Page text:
De Quincey Co have successfully created a distinctive and unforgettable performance that raise questions and ideas throughout audiences of all ages and backgrounds. The performance that has it all and satisfies even the most unartistic friend you have? Metadata. It consists of two dance-based performances, Pure Light and Moths & Mathematics, which combine a visually distinctive art-form like dance with the complex and misunderstood science of physics. You don’t need to be a rocket scientist to enjoy their creation, but it might help in understanding the intricacies they are attempting to embody and explain in the two-hour show.

The first element of Metadata is Pure Light which features choreographer and dancer Tess de Quincey presenting an inhumane figure against a changing fluorescent scene. It is a thriller at its heart, without the cop-out of jump scares and gore, it oozes discomfort and transience with every ethereal noise. In the Arts-Science Exchange conversation that followed the Saturday night show there was a general audience feedback of unexplainable unease and shared awe at how Tess’ body interacting with the music and projection that illuminated how light and the space a form is given can change, merge and affect one another. It is simple and a great entrance into the show, and the ten minutes between Pure Light and Moths & Mathematics was just enough for me to turn to my theatre-clueless friend that I had dragged to Riverside and see the excitement and confusion flash across his face. That’s how you know the cast and crew have done an incredible job; when they manage to convert the people least interested in their topics – dance and science – into rapt viewers eager to discuss and interpret what they see, hear and feel.

MOTHS  MATHEMATICS  Photo credit Sam JamesMoths & Mathematics is the most open to interpretation and one I am still discussing to this day with friends. A serial story depicting two beings moving throughout the worlds and discoveries of physics, from molecules to space, no matter-based stone was left unturned. Even slightly distanced themes such as the relationships between two people and fate felt as though they were part of the show. Performers Tess de Quincey and Peter Fraser admitted afterwards there is a bit of improvisation, encouraging the idea that the science of movement and feeling unexplainably move each dancer where they need to be when they need to be there. It’s difficult to explain the plot of this piece because it progresses through multiple scientific ideas (many of which I didn’t understand and didn’t need to in order to appreciate it). Regardless of its intricacies and intelligence, it is re-watchable and open to interpretation.

What isn’t open to interpretation is the quality of the design crew. The lighting, projection and sound were expertly integrated with the choreography witnessed, and each had their own standalone merits and wisdom. Composers Pimmon and Warren Burt created remarkable music that captivated on its own. There were familiar and alien sounds which flowed between scenes smoothly, and a lot of the feeling of vastness and chaos were courtesy of the soundtracks. The lighting designers Sian James-Holland and Liam O’Keefe also deserve recognition, especially when considering the poignant metaphors in Pure Light which would be less effective without the symmetrical hanging fluorescents of either side of the stage. In regards to costume, once again Pure Light was a standout in design innovation. Claire Westwood‘s decision to place de Quincey in a genderless, shadowy coat, like the product of a pure white lab coat and bleak dystopian hazmat suit, is a credit to her passion and expertise in the craft. It avoids distraction of identity and specificity for the dancer, encouraging the audience to feel vulnerability and constantly focus. Video creator for Pure Light‘s backdrop, Martin Fox, extended on the music, costume and lighting elements of claustrophobia but provided a much-needed balanced for the emotional intensity. Boris Morris Bagattini, the visual animator of Moths & Mathematics, has achieved the most amazing feat – live visual composition that differs and evolves over each night. It is the kind of artistic exploration you are unaware you were yearning for until you see it, and I hope Bagattini continues to get such unique opportunities to create motion graphics and visual effects that are affected by their scenario. If you are looking for a designer to keep an eye on, Bagattini is it, with experience working with Ridley Scott and Guiermo del Toro, he’s an inspiration for Australian and international creators alike.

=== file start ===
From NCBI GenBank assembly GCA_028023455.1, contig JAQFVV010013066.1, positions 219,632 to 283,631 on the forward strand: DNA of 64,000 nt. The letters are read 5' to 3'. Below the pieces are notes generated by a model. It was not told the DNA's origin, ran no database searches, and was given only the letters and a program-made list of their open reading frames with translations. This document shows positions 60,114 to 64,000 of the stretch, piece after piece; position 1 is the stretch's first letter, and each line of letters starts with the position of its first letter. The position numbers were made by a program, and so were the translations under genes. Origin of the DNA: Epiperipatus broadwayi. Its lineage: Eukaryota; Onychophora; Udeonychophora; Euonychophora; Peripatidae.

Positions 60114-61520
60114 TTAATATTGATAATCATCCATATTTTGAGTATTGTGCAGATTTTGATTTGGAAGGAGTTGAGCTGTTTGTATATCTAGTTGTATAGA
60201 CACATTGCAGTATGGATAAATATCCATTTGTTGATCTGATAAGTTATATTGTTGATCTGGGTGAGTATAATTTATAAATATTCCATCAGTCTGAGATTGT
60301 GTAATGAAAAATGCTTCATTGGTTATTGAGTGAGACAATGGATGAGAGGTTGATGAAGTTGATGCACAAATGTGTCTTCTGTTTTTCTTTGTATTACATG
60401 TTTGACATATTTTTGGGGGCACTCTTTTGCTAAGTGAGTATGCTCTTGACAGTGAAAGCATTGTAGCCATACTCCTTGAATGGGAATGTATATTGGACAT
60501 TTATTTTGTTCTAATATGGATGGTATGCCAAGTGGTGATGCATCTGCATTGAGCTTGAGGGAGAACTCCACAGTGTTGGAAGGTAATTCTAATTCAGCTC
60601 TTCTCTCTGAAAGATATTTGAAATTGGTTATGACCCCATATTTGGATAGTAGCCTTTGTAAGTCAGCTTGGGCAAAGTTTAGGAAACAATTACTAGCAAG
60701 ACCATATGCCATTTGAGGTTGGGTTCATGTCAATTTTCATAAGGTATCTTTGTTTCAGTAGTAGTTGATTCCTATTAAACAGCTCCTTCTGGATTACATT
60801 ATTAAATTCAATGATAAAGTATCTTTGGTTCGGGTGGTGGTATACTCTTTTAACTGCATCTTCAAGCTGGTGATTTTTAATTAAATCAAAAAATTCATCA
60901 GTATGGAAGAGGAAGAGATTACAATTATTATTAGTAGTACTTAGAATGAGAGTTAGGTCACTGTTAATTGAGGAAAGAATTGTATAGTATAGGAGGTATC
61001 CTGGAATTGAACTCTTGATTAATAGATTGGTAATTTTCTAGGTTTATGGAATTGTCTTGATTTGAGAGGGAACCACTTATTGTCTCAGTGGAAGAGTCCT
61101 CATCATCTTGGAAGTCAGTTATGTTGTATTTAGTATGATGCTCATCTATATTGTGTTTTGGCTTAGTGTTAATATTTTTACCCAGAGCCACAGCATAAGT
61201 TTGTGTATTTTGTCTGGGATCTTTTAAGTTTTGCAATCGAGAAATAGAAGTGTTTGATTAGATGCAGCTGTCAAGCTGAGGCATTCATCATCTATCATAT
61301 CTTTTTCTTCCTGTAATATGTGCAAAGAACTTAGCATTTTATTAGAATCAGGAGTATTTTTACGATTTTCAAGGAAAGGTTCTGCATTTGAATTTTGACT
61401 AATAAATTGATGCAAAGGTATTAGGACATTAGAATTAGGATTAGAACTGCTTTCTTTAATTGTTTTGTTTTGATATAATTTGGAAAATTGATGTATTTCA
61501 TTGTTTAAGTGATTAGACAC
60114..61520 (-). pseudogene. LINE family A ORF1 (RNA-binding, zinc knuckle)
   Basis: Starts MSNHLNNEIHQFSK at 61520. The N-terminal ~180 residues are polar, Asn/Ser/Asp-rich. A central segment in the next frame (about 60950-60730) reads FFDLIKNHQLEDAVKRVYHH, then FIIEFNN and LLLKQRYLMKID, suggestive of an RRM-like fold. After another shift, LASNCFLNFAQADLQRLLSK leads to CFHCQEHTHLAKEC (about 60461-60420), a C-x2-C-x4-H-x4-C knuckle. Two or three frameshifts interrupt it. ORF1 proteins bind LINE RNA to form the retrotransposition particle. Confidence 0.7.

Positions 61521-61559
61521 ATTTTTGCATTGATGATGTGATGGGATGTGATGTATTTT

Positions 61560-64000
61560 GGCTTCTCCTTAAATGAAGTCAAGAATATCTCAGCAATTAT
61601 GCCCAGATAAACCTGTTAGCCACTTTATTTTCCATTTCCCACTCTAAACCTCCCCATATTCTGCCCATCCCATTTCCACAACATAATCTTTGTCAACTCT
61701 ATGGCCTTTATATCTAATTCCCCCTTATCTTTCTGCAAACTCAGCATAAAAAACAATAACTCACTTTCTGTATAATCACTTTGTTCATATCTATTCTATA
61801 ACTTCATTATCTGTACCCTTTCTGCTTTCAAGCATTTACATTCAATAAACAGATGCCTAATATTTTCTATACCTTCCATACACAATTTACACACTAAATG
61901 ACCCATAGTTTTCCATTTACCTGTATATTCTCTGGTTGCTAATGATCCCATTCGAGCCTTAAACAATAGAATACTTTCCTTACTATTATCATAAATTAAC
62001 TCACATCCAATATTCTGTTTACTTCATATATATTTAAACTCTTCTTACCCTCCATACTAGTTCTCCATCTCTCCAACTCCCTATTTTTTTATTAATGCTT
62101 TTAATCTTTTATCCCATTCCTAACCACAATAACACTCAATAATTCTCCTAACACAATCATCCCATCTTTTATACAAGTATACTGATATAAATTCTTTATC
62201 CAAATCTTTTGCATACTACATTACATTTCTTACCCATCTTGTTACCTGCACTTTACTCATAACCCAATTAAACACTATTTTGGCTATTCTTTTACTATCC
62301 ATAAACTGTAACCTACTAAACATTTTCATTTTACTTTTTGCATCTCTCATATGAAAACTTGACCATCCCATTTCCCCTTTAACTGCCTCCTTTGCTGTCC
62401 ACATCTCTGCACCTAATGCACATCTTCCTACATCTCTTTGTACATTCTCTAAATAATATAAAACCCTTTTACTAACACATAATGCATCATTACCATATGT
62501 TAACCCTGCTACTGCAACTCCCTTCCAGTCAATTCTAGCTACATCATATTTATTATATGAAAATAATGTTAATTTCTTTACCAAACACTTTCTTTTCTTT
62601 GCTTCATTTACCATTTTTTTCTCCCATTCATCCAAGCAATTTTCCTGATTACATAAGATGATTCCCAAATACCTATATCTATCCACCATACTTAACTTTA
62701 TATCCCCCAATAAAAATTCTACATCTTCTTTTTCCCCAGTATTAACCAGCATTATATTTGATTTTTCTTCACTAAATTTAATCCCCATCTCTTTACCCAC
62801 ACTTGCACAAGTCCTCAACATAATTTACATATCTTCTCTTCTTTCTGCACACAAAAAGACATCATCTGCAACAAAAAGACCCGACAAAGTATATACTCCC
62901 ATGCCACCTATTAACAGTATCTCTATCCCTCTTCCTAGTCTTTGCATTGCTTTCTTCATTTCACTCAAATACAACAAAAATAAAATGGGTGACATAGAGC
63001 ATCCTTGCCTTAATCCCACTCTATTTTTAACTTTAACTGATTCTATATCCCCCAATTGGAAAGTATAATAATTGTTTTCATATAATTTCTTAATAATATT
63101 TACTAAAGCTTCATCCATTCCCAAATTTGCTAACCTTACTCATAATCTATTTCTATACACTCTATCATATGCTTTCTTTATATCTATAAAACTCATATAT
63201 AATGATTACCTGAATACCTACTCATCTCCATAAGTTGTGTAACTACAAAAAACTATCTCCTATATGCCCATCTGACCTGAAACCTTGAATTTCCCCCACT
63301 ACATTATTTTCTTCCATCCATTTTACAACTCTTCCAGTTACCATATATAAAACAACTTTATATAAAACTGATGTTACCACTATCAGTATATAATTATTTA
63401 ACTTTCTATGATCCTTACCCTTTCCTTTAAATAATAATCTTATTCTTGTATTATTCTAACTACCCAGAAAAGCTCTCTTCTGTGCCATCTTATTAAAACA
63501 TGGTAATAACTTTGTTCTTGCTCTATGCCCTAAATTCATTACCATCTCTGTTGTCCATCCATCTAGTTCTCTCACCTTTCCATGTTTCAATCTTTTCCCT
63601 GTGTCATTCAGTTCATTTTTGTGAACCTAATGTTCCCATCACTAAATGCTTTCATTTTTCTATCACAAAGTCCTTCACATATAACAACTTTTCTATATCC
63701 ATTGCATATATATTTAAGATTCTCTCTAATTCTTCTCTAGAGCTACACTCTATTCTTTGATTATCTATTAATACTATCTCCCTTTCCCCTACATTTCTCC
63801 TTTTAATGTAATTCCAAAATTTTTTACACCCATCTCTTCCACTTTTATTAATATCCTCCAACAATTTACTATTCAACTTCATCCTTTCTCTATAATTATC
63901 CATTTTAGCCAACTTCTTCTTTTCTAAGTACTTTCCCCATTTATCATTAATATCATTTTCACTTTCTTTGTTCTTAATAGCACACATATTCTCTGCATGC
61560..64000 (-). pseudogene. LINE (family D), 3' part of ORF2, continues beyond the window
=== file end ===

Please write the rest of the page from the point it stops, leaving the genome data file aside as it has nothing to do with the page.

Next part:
Metadata is the first performance piece of its kind, merging complicated education and artistic vulnerability in a previously unexplored form. It is the definition of successful and has the opportunity to positively affect every viewer. I sincerely hope there will be more shows like this discussing every aspect of science and history that is generally ignored or dismissed by students and mature adults unconcerned about the greater reality they are surrounded by. Everyone who worked behind the scenes, on stage, and post-show to make this interdisciplinary collaboration did a fantastic job and I look forward to whatever may come next.

Sabrina Stubbs – Theatre Now & Talking Arts

Sabrina is an independent filmmaker, actress, writer and freelance journalist. Currently studying Communications at the University of Technology Sydney, she has a strong background in the arts and media industries while continuing to undertake passions she loves like travelling around the world and patting any cat or dog she comes across. Twitter: @SabrinaStubbs